GAINESVILLE, Ga. (AP) - Terri Gabriel’s philosophy is simple.
“If you can’t put it in your mouth, you shouldn’t put it on your skin,” she said.
She came to this realization after suffering from health issues, such as eczema, which resulted in poor skin. But rather than complain about needing makeup that wouldn’t harm her skin, she jumped into action.
Gabriel created her makeup line, Red Umbrella Cosmetics, in 2010. She runs it with her husband, TJ, who helps on the business side with purchasing materials and the like.
Her three children - Davis, 23, Elliot, 20, and Hayes, 13 - also assist. Elliot models the products while Hayes helps create products and pack orders. Davis helps as needed.
“I think the idea of a family business … because … when I’m done, it’ll be over,” TJ said. “But with a family business, it either stays with your family, or you sell it.”
The family of five’s cosmetics line, which is beneficial to the skin, is mainly sold online at www.redumbrellacosmetics.com. But Terri wields her products at specialty shows, such as the Hearts and Hands Emporium at First Baptist Church in Gainesville, and health retreats.
However, the mother of three markets the gentle-on-the-skin and nearly edible makeup to women dealing with health issues, particularly cancer.
“They need to feel good about themselves, but they’re afraid to put stuff on their skin,” Terri said, explaining her cosmetics would not compromise look or coverage. “They don’t want to put any toxic load on their skin.”
She said she understands their concerns. She said she’s noticed several cosmetic companies claim “all natural” ingredients, but that’s not the case. Products with an “all-natural” label are not regulated.
Red Umbrella products, however, are mineral-based and regulated by the FDA. Ingredients for the powder and pigment are minerals straight from the earth.
“The minerals that I use are generally the same minerals you would get when you’re eating food,” she said.
Her products include foundation, blush, concealer, bronzer, finishing powder and lipsticks. Multi-use colors double as eyeshadows and eyeliners.
Lipsticks also are made with minerals, natural oils and butters. Terri said she uses those materials, because they will find their way inside the body at some point.
“They’re almost all actually food ingredients,” she said. “Because the lipstick in particular, it’s going in.”
And Gabriel’s customers approve of her mineral-based products.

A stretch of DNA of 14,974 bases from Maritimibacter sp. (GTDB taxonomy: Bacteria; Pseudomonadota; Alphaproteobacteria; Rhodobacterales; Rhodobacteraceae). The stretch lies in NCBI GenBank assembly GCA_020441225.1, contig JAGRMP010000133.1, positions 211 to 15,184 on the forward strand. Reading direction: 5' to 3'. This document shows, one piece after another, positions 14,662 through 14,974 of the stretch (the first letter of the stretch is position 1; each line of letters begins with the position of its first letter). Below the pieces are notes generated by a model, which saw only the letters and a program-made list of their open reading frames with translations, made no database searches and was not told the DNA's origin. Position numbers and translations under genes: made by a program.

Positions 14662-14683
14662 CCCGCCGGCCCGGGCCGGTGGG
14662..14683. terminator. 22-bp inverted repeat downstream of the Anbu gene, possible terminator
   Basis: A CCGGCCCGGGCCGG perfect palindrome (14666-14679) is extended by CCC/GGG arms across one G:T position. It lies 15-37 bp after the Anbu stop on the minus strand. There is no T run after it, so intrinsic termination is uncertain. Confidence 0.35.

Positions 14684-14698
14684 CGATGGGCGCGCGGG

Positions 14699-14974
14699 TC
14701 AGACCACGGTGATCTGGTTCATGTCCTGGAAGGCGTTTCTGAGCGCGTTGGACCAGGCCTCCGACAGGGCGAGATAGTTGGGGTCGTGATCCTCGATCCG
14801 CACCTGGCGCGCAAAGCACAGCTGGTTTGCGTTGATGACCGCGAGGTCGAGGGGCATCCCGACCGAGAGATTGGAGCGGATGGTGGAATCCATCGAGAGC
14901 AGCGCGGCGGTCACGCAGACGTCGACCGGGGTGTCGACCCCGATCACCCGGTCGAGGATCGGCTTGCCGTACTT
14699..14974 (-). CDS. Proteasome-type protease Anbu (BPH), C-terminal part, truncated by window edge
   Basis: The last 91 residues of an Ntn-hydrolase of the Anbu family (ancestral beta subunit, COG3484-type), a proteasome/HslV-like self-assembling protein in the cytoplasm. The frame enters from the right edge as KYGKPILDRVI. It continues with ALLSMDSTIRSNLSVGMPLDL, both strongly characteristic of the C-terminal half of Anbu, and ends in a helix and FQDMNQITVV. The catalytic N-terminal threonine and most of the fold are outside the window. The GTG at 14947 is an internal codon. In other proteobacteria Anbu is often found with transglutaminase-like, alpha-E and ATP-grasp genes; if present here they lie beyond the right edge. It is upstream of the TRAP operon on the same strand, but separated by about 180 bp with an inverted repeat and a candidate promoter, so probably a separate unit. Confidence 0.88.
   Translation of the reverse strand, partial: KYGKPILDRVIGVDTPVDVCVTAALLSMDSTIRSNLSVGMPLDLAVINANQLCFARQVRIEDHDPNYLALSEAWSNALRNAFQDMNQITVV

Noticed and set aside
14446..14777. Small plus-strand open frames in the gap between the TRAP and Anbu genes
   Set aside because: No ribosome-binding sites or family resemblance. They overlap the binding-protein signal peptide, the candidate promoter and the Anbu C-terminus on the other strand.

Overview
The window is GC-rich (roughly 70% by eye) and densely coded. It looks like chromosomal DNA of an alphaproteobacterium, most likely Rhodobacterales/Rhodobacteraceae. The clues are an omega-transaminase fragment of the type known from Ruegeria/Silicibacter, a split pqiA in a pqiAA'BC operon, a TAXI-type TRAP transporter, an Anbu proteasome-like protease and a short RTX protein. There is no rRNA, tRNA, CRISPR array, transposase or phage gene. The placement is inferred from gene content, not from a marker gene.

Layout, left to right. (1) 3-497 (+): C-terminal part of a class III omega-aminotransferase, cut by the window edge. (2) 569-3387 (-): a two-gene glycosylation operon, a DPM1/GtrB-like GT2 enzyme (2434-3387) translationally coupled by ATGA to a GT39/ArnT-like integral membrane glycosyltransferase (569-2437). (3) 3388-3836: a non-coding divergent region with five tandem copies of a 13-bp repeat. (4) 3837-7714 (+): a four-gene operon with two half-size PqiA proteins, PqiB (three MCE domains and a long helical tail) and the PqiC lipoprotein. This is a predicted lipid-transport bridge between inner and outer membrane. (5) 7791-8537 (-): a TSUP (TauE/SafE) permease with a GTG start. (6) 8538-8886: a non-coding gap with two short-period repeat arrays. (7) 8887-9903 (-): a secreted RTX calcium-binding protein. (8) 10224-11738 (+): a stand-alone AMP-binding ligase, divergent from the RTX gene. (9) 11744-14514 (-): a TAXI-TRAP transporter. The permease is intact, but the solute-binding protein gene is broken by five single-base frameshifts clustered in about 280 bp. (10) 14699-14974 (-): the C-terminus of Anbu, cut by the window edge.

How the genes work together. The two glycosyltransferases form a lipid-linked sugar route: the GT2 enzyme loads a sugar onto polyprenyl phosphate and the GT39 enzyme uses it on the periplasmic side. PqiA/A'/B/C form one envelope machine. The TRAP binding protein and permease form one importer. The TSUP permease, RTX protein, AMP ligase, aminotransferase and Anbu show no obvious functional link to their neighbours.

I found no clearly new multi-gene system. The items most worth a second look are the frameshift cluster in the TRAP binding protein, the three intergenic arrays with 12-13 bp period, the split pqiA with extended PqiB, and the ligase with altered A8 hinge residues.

“I like the idea of a more natural makeup,” said Jessica Knight, who gave Red Umbrella Cosmetics a try after TJ casually mentioned his wife’s business during a class at the University of North Georgia. “I like to feel good about what I put on my skin.”
Knight said she previously struggled with acne and oily skin, so using a powder was appealing. So she ordered it, becoming one of Red Umbrella Cosmetics’ first customer’s five years ago. Now, she uses the mineral melt foundation, blush, eye shadow and Finale finishing powder.
“(Terri’s makeup) always feels real lightweight,” said Knight, who now lives in Gautier, Miss.
Terri creates each product, developing formulas and colors in a room dedicated to the business in her Gainesville home. The room is sealed and separated. Anyone who comes in must wear a mask to keep the work area sanitary, she said.
She said her education in fashion merchandising and work in interior design also helped her in devising the color palates for her cosmetics.
And through lots of research and trial and error, Terri has grown her product line slowly. It’s just been a matter of seeing which ingredients can be used in what capacity, she said. She experiments with ingredients until she gets a specific consistency and look.
“It’s kind of a matter of baking a cake,” she said. “Do you need two eggs or do you need one?”
Since it is a meticulous process, the Gabriels have grown the business slow and steady.
“We wanted to develop a quality product that could grow with time,” Terri said.
She said women of all ages use the products, especially if they are careful about what goes on their skin.
“I leave out a lot of those nasty ingredients that are considered fillers,” she said.
For customers curious about her ingredients, Terri supplies the information on her website, which serves as an educational resource.
“So people understand why we use each ingredient and why it’s beneficial to them,” she said.
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